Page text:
Popular productivity app Notion is finally available on Android. The service makes it easier to organize your life with everything from notes to to-do lists, and its support for all major platforms lets you access your data from almost anywhere. Its beautifully clean design is also a great selling point.
I use the task manager Todoist every day to stay on top of my pending orders at the pharmacy and I have learned every trick in the book to make the most of it. There's one feature, however, that I never knew I needed this much until it begun rolling out to beta testers last week and started making its way to the stable app today: Favorites.
I have multiple projects and labels to manage, and often find myself on the web app either reaching for the pointer to manually switch between them or using keyboard shortcuts to get to them.
G Suite update season is fully upon us, so it seems. First, we got the long-awaited material redesign of Google Calendar, which is available to everyone now that it meets the needs of Google's most important G-Suite customers. Next up, it's Gmail's turn, and although its own makeover is not yet ready, add-ons are being introduced that allow you to integrate third-party apps and increase productivity without needing to leave Google's email client.
Last summer, Microsoft launched Planner as part of its Office 365 suite of productivity apps for businesses and schools. It could readily be described as a Trello style kanban board with the collaborative functionality of a tool like Basecamp rolled in as well. After the launch of the iOS app last week, Microsoft is now bringing Planner to Android.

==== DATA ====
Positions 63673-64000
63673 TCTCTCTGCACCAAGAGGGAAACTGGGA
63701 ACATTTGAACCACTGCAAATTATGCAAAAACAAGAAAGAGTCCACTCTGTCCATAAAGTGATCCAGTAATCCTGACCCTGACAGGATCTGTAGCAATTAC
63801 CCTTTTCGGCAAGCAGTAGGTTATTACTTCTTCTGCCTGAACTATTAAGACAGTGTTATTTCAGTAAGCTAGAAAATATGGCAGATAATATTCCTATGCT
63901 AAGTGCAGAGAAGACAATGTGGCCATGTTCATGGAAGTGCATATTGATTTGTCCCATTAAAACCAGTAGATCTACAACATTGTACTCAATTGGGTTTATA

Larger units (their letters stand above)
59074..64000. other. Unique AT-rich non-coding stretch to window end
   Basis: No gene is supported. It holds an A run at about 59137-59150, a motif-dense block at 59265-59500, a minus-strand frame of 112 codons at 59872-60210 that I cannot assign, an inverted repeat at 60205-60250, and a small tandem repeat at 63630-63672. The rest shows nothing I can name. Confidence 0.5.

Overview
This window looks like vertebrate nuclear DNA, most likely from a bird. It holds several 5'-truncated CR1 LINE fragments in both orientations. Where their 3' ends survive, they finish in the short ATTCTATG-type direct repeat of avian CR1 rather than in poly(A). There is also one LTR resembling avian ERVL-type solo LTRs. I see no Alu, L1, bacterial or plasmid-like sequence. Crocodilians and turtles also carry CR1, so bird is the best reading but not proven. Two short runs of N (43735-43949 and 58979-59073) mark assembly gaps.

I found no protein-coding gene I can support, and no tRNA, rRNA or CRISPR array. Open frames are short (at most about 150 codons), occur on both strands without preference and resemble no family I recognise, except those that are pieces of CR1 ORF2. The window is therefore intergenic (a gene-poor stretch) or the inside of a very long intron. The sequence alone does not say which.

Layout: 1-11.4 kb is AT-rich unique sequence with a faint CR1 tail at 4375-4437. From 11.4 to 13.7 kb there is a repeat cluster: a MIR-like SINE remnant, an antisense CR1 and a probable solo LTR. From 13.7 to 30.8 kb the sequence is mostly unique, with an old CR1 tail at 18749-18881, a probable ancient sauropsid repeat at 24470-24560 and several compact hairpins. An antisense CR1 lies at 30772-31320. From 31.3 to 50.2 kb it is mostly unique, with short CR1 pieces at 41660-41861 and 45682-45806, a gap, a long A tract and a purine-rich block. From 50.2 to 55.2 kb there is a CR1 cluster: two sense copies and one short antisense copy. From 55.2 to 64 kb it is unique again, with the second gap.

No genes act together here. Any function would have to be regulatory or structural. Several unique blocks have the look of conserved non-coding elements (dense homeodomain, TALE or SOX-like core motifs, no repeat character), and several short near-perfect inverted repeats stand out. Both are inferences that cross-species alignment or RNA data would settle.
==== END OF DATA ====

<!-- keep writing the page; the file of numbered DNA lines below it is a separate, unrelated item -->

5217, a productivity app made by well-known developer Francisco Franco, has been updated with a new Freemium payment model. Anyone that might be interested in trying new methods for boosting productivity can install the app and give it a try for 10 free work cycles. In addition to the new payment model, 5217 has been updated to include a host of new notification options, Android Wear support, and stats for users.
The next time you're tapping away in Google Docs and you need to look up a note from Keep, it'll be much easier. Google has announced full integration of Keep with Docs. Just open the Keep panel and you've got the entire app right there inside Docs.
Project management is a difficult thing, as is coordinating teams (our fearless leaders keep us in line here at AP). Trello is, by no means, a new name in this space. We have covered the app from time to time, especially when it gets notable new features. Well, here's a pretty important one: Trello now works offline.
Remember the days when Microsoft kept all its favorite toys in its own playground? Ah, those days are long over, and now we've got the full suite of Office apps on Android. All three—Word, Excel, and PowerPoint—are getting nice little updates today.
Getting bought by Microsoft hasn't hindered the productive folks over at Wunderlist. They're now ready to roll out an update to their Android app with a revamped interface that finally looks good enough to deserve a Material Design adjective. Its previous update had claimed that, but it was actually the bastard child of some iOS and Android design elements. This one, on the contrary, does away with the clunky design, reduces a few shadows, flattens a couple of boxes, cleans some icons, and generally looks shiny, in a faded pastel kind of way.
The update isn't just superficial though. It adds a shortcut to create new tasks from the notification bar and a Quick-Add function to send tasks to their lists and assign dates to them (type "tomorrow at 9am" and Wunderlist will schedule your task for that time).
Microsoft decided a while back to stop jealously guarding its popular productivity software and create proper apps for Android and iOS. The Office apps first came to Android for tablets only, but a phone preview started a few weeks ago. Now phone support is live for everyone, so go grab your free Word, PowerPoint, and Excel apps.